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Self-organized oscillations of Leidenfrost drops

Published online by Cambridge University Press:  04 May 2018

Xiaolei Ma*
Affiliation:
Department of Physics, Emory University, Atlanta, GA 30322, USA
Justin C. Burton
Affiliation:
Department of Physics, Emory University, Atlanta, GA 30322, USA
*
Email address for correspondence: xiaolei.ma@emory.edu

Abstract

In the Leidenfrost effect, a thin layer of evaporated vapour forms between a liquid and a hot solid. The complex interactions between the solid, liquid and vapour phases can lead to rich dynamics even in a single Leidenfrost drop. Here we investigate the self-organized oscillations of Leidenfrost drops that are excited by a constant flow of evaporated vapour beneath the drop. We show that for small Leidenfrost drops, the frequency of a recently reported ‘breathing mode’ (Caswell, Phys. Rev. E, vol. 90, 2014, 013014) can be explained by a simple balance of gravitational and surface tension forces. For large Leidenfrost drops, azimuthal star-shaped oscillations are observed. Our previous work showed how the coupling between the rapid evaporated vapour flow and the vapour–liquid interface excites the star-shaped oscillations (Ma et al., Phys. Rev. Fluids, vol. 2, 2017, 031602). In our experiments, star-shaped oscillation modes of $n=2{-}13$ are observed in different liquids, and the number of observed modes depends sensitively on the viscosity of the liquid. Here we expand on this work by directly comparing the oscillations with theoretical predictions, as well as show how the oscillations are initiated by a parametric forcing mechanism through pressure oscillations in the vapour layer. The pressure oscillations are driven by the capillary waves of a characteristic wavelength beneath the drop. These capillary waves can be generated by a large shear stress at the liquid–vapour interface due to the rapid flow of evaporated vapour. We also explore potential effects of thermal convection in the liquid. Although the measured Rayleigh number is significantly larger than the critical Rayleigh number, the frequency (wavelength) of the oscillations depends only on the capillary length of the liquid, and is independent of the drop radius and substrate temperature. Thus convection seems to play a minor role in Leidenfrost drop oscillations, which are mostly hydrodynamic in origin.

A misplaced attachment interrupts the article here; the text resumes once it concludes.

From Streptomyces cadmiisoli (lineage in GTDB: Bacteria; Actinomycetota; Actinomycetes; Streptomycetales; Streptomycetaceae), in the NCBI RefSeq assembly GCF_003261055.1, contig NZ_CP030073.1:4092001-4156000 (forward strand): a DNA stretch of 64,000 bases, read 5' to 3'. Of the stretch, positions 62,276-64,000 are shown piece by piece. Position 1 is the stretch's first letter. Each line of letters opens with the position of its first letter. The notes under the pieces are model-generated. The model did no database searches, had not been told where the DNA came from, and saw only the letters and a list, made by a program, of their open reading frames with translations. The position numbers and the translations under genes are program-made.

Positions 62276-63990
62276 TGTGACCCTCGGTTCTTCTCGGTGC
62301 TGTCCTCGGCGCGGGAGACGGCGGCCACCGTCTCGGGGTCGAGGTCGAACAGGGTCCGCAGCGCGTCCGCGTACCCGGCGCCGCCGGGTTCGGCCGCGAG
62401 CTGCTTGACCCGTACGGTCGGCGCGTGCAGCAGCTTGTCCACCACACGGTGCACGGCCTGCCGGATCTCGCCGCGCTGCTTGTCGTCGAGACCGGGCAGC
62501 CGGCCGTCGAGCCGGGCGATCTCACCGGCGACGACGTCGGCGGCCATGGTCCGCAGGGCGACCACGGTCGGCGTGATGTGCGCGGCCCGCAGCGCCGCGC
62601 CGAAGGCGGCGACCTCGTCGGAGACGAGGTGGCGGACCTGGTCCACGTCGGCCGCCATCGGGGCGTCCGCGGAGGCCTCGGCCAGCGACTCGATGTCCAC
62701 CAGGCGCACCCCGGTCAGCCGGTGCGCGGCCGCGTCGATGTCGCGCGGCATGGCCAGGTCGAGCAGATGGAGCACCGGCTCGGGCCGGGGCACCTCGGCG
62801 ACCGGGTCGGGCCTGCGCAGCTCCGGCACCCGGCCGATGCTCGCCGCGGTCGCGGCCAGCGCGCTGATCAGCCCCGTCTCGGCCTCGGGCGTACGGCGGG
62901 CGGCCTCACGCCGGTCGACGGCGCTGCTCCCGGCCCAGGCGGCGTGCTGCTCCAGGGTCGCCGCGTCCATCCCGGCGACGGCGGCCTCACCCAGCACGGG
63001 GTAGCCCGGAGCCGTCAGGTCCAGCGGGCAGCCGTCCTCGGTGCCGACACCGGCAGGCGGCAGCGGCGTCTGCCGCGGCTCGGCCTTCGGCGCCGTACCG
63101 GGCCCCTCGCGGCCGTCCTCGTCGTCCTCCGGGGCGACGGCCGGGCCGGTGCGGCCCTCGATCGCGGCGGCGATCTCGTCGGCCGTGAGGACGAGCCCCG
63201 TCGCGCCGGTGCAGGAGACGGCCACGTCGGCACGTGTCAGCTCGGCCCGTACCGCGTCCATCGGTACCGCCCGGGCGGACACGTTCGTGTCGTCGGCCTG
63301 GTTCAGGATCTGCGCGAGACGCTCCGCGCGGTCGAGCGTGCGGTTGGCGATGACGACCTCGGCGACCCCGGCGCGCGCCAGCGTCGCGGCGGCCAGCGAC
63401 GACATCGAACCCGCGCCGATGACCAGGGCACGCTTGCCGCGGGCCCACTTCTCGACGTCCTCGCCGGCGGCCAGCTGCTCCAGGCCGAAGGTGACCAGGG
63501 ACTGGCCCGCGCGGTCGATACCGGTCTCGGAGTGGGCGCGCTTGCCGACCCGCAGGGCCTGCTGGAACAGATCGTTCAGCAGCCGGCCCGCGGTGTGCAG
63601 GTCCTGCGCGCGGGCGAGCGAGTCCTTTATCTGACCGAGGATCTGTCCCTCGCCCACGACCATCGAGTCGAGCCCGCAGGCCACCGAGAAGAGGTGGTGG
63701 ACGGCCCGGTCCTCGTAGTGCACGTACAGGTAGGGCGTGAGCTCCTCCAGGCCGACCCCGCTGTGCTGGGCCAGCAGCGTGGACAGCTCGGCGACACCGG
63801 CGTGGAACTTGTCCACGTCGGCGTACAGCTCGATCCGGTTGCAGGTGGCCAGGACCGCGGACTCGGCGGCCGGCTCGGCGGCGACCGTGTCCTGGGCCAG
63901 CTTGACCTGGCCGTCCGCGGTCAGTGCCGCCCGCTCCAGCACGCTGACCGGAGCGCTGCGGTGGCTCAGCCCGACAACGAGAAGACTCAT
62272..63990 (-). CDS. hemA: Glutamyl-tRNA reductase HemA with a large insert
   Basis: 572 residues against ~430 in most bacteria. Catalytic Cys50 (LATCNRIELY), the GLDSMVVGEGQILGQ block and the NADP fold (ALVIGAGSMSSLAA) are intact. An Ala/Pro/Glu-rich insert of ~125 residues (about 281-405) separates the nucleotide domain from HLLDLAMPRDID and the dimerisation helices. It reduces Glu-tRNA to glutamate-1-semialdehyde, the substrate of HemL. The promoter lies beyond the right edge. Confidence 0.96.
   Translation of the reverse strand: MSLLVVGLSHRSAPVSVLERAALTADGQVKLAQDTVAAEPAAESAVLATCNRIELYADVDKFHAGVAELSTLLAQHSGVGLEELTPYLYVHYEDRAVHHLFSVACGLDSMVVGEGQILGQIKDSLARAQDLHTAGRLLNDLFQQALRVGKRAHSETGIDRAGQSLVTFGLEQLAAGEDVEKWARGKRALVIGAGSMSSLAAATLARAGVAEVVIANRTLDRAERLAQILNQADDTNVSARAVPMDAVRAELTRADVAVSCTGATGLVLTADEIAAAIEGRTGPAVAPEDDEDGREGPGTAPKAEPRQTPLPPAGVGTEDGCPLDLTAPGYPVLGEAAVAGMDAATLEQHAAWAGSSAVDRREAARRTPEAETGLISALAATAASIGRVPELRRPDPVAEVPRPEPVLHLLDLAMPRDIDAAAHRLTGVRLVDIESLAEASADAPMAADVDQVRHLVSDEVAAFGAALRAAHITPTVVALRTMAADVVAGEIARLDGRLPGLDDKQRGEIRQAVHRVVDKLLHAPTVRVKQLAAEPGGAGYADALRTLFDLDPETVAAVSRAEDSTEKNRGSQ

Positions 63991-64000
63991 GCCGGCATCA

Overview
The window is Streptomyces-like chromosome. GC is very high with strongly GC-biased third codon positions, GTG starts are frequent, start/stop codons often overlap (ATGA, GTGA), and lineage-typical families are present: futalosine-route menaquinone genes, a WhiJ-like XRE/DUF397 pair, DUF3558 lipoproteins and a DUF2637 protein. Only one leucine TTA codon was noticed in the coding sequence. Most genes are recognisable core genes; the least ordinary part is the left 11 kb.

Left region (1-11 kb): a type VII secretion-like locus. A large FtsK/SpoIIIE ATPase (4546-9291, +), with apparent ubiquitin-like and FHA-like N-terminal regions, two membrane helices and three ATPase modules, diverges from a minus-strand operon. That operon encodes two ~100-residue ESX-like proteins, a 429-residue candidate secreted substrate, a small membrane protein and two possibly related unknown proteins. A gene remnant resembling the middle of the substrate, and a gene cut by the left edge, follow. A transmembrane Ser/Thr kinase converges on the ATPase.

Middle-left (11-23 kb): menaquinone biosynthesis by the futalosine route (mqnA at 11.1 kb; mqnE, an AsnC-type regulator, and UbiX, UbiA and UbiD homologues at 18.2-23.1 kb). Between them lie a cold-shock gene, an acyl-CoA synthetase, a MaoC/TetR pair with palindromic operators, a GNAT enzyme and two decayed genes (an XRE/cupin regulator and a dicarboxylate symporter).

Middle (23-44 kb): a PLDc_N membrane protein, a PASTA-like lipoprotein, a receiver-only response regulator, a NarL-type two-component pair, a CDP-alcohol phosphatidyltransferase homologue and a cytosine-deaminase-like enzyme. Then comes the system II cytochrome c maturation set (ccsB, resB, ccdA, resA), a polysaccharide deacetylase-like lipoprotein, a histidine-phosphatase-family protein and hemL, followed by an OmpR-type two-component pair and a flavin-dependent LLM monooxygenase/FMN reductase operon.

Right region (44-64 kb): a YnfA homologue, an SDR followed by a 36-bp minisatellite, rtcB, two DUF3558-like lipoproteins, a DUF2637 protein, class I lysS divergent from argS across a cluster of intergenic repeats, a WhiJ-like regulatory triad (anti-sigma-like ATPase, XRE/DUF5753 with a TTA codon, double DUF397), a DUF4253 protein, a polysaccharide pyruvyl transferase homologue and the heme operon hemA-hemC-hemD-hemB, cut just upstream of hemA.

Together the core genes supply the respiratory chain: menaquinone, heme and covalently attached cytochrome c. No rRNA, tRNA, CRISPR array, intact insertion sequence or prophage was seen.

Type
JFM Papers
Copyright
© 2018 Cambridge University Press 

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